Rolling stones and moss

Jesus said, "Take the stone away"

"Lazarus, here! Come out"

It’s strange how something keeps turning up in different settings.  I’m very conscious of the image of “stone” this weekend.

In today’s Gospel passage, before Jesus could call Lazarus back into life, he asked that the stone blocking the entrance to the tomb would be moved.  On Easter Sunday we will reflect once again on the stone that needed to be, and was, moved from the entrance to Jesus’ tomb. Stones, it seems, can stand in the way of progress and yet there’s something about them that is solid and dependable.

Yesterday we had a lovely celebration of family life here in this parish.  It was a reunion of a family – Duffy Family of Magheraboy – and brought to the parish generations of one family to remember generations past. I had the joy of celebrating Mass with this group in our parish church.  It was wonderful to hear the family speak, through one of the organisers of the day, of how crucial it was that they gather in the church where their people prayed.

At the beginning of the Mass, one of the family carried forward a stone from the old family home.  This was placed at the front of the Altar and, in the placing, became a sort of focus point – touchstone perhaps – for all gathered.  I liked the image and the part this stone played in supplying shelter to generations past.  It was a lovely idea.

I thought about that stone afterwards.  Not least when many of the family came forward to take photos of it.  iPads, phones and cameras were all used to capture an image of a stone that a few days earlier lay somewhere in the ruins of an old family home. Now it was centre stage. There was a little sticker on it with the words “Duffy Reunion”.  I mentioned to one of the photographers that she might like to remove the sticker but she said “No, the sticker makes it even better”.  I think I know what she meant but, in truth, the stone required no sticker.  It had its story and place.  I suppose in years to come, the sticker will let others know what the stone meant and, to that end, the photographer was correct.

How did that particular stone come to be the one selected?  Maybe it was just casually picked up but somehow I’d like to think the family member looked around the old house, picked up one or two (maybe more) of the old stones and somehow decided the shape and feel of this one spoke in a way that some of the others didn’t.  However the decision came about, there seems to be a message here about stones being moved and, in that movement, allowing new life to breathe again into an old and personal family story.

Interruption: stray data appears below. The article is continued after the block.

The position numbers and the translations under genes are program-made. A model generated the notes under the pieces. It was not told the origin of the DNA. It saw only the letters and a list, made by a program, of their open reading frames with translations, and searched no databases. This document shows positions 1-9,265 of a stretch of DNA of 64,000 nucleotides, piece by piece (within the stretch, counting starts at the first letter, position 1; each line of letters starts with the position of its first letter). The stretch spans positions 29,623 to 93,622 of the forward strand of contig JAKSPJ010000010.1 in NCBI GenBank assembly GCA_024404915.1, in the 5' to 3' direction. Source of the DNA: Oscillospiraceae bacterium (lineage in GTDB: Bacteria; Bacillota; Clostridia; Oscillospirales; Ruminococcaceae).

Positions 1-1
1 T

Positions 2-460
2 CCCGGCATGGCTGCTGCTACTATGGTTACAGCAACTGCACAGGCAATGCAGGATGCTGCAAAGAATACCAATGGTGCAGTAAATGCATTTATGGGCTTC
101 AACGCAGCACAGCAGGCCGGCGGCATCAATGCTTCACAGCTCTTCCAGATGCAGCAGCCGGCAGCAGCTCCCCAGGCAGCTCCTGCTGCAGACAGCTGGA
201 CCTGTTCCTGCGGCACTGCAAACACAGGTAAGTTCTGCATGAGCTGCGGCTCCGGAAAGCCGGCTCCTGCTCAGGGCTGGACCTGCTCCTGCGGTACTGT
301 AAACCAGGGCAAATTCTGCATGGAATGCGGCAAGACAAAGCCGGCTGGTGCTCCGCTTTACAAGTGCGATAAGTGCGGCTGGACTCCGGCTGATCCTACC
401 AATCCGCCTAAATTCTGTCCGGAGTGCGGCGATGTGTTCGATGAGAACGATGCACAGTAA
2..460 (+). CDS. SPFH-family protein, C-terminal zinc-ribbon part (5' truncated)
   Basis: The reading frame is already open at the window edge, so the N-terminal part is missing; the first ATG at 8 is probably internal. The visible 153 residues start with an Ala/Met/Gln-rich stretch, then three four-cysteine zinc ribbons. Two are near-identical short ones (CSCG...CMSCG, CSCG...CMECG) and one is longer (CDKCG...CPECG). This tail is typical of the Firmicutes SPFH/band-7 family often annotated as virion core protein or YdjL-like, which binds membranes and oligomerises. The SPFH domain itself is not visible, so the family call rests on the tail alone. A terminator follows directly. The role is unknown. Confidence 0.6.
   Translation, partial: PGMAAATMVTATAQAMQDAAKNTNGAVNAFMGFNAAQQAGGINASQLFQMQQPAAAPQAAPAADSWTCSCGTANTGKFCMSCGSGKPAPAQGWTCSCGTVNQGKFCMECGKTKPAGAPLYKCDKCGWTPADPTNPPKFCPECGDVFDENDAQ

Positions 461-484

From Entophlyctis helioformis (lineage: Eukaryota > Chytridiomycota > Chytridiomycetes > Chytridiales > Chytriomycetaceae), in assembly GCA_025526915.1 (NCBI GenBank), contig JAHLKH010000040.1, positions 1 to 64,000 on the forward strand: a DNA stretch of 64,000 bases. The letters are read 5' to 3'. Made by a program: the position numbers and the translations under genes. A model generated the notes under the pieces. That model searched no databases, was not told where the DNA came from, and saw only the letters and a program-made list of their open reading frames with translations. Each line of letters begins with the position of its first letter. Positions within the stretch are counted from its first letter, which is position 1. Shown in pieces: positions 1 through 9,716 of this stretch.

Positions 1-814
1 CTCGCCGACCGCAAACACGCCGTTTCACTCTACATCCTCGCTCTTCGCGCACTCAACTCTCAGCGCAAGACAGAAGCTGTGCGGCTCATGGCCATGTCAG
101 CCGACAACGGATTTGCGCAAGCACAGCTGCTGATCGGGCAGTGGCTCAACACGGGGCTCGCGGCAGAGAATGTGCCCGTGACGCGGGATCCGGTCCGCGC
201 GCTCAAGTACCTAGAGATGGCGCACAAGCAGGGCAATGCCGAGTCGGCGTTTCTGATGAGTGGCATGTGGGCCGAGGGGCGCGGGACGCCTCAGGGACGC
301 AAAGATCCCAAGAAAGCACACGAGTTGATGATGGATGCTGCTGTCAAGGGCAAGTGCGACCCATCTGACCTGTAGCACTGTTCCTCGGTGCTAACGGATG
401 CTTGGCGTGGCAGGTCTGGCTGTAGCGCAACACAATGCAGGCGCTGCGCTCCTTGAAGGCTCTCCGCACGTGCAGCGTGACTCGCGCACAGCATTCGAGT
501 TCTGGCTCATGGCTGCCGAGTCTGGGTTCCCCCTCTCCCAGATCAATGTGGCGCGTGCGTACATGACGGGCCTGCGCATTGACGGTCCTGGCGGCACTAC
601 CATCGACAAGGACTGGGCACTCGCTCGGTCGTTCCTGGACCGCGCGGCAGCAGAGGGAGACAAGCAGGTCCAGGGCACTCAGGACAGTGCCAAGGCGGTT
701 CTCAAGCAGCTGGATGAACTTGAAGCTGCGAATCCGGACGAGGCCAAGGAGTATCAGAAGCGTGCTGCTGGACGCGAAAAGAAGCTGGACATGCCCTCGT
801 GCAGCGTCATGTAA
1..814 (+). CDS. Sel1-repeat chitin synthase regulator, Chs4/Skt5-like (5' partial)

“If those walls could talk” is a saying we sometimes hear around the story a house can tell. The truth is they can talk and even in tumbled down old houses they have s story to share.  Stories of family life, Rosaries being prayed, goodbyes being cried through, children welcomed, wakes and funerals.  All of these are found, all of these are important and all of these must be cherished.

Stones left idle, in time will gather moss.  The rolling stone – the moving stone, the willing stone, the TOUCHSTONE … well, that’s another story!

IRISH FAMINE MEMORIAL

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There’s a reminder here of a fine piece of work in Battery Park, New York.  It’s a memorial to the Irish Famine and features the ruin of an old house from the Parish of Attymass, Co. Mayo. The house was taken down, stone by stone, and rebuilt in the heart of the Financial District of NYC.  A reminder that houses were left to fall in, following emigration and hunger.  It is an amazing piece of work. I’ve had the chance to walk to and through it a few times and always, always it strikes a chord.

One Comment:

  1. Bridie Cafferky

    Thank you once again for those lovely words as you did at our mass you hit the right note in everything you said. I picked the stone and yes I lifted a few and looked at them before I selected the one we used at the mass.

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